How to Insulate Attic Flooring How to Insulate Attic Flooring

What You'll Need
Loose or roll insulation
Insulation blower
Protective clothing
Face mask
Gloves
Caulking (optional)
Tape measure
Scissors
Plastic sheeting

Installing insulation in your attic can save you money on energy bills by reducing the amount of heat lost through your roof. While you could hire a professional to complete the project, you can save even more money by doing it yourself. Check out these simple steps to begin.

Step 1 – Measure the Dimensions

To make sure you purchase the right amount of insulation material for the job, you should carefully measure the attic's flooring area. Decide whether you’d like to use loose or rolled insulation, as they both have their own pros and cons.

Examining the Floor

While measuring, you can also examine the attic floor to see if there are any gaps or cracks that could make installing insulation less effective. Fix any of these gaps or cracks with caulking before continuing.

Step 2 – Prepare the Attic

After gathering all the necessary tools and materials, you must correctly prepare the space. Move any portable items away from the area, and clean the attic of any dust and debris. If the light in the attic is insufficient, you should put some temporary lighting in place before you begin.

Step 3 – Install the Insulation

Warning: Many types of insulation contain materials that can irritate your skin and respiratory system. Protect yourself with clothing that covers all of your body, gloves, and a face mask before continuing.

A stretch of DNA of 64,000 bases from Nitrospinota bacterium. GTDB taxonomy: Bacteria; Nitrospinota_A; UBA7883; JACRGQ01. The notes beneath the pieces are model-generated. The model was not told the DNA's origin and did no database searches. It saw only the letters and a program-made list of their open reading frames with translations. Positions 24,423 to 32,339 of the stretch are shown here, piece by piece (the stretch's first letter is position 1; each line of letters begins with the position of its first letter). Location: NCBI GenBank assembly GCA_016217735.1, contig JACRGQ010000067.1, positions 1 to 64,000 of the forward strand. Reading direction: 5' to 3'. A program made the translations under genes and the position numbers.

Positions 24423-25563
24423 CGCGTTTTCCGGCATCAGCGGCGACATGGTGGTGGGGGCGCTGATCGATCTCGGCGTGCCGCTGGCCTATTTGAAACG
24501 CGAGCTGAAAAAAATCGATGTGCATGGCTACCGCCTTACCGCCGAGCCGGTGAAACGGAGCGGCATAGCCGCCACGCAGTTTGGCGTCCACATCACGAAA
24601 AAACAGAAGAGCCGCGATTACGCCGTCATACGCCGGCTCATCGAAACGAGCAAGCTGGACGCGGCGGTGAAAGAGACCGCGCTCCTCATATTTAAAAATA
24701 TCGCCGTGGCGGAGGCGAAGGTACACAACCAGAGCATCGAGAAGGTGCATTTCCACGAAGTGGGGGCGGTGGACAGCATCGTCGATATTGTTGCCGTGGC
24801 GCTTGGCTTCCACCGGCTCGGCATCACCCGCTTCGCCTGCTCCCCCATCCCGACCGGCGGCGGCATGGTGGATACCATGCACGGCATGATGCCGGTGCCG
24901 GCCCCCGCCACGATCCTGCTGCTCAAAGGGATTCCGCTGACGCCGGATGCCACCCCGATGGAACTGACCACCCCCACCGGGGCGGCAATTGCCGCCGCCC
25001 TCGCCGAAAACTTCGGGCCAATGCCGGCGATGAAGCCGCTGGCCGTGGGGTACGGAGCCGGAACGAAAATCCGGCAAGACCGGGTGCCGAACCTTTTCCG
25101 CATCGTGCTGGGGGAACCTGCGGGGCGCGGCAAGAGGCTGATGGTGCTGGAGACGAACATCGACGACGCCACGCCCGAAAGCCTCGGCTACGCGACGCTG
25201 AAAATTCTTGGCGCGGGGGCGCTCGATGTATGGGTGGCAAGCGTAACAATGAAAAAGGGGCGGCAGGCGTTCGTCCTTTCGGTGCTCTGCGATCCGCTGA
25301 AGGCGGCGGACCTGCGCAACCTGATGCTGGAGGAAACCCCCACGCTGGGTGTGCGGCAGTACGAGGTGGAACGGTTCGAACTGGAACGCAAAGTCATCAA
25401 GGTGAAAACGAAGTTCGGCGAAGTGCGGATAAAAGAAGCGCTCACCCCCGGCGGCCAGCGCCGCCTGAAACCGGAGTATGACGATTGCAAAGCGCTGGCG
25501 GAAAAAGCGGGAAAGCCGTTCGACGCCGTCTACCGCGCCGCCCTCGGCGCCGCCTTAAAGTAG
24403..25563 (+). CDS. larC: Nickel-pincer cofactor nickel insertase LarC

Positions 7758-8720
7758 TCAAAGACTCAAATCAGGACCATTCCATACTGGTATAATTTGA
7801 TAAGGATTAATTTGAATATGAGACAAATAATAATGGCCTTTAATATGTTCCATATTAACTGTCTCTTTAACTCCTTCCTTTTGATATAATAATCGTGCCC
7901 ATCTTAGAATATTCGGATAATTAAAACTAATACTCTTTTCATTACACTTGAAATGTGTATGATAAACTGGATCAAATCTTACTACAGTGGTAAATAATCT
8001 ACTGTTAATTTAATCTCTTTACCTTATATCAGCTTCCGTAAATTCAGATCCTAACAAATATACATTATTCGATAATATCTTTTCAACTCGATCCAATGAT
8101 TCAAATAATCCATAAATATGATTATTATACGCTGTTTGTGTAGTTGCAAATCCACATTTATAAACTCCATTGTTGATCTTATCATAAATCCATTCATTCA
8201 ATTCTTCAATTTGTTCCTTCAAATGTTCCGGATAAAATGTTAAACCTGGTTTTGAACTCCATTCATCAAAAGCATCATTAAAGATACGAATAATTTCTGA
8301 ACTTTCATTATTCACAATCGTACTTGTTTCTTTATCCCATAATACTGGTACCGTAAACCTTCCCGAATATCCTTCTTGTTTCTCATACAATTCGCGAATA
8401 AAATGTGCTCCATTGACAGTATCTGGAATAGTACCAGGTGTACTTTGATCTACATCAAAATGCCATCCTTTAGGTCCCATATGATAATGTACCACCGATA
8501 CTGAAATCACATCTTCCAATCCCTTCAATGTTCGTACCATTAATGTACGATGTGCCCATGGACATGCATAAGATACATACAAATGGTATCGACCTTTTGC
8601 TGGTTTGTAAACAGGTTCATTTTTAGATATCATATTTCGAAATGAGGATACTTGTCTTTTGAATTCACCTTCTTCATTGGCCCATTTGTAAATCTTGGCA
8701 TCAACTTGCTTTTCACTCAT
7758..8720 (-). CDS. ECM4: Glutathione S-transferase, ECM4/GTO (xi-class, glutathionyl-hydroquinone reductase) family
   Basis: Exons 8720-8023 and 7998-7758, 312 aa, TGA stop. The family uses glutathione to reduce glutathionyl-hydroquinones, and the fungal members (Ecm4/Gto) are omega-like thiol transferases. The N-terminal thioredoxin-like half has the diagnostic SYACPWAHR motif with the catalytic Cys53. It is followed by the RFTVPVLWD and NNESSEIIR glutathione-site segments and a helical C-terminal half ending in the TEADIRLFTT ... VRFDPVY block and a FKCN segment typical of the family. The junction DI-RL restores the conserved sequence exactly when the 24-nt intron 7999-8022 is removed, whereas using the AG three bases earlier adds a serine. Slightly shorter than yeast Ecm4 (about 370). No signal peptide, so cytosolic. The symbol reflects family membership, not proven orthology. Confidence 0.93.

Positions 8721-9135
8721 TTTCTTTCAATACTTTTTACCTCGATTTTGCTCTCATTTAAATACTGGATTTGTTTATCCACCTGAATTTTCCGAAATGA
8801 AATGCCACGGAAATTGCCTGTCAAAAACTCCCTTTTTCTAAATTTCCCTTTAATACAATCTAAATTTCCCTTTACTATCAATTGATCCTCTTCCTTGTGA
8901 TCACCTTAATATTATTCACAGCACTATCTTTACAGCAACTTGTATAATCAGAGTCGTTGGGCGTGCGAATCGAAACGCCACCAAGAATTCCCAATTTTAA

Installing Rolls of Insulation

For rolls of insulation, begin at the outer wall and lay the moisture barrier down against the floor surface. Tuck in the edges of the material against the joists, and unfurl it along the space between them. Without stretching it, carefully pass the insulation beneath any power cables. If the roll is longer than the space, use a pair of scissors to cut it before tucking all the edges against the joists.

Continue in this manner throughout the attic, and don’t forget to do the same with the top of the access hatch. Ensure that you leave a gap of at least 3 inches between the insulation and any lighting fixtures to eliminate fire risks.

Installing Loose Insulation

If the joists in your attic are of a sufficient height, and there isn’t a fan installed, you can use loose insulation. Pour the loose material over the attic floor, so that it’s as evenly distributed as possible. Use a gloved hand to spread the material beneath cables and pipes. You could also use an insulation blower to evenly distribute the cellulose insulation. However, you can’t use this type of insulation for the top of the access hatch, so attach a piece of blanket insulation there, instead.

Step 4 – Clean Up

Make sure that any insulation stays in your attic, and that it doesn’t transfer to the rest of your home. Bag up any excess insulation before taking it out of the attic, and change your clothes. Do not wash the clothes you used to install the insulation in with your normal laundry.

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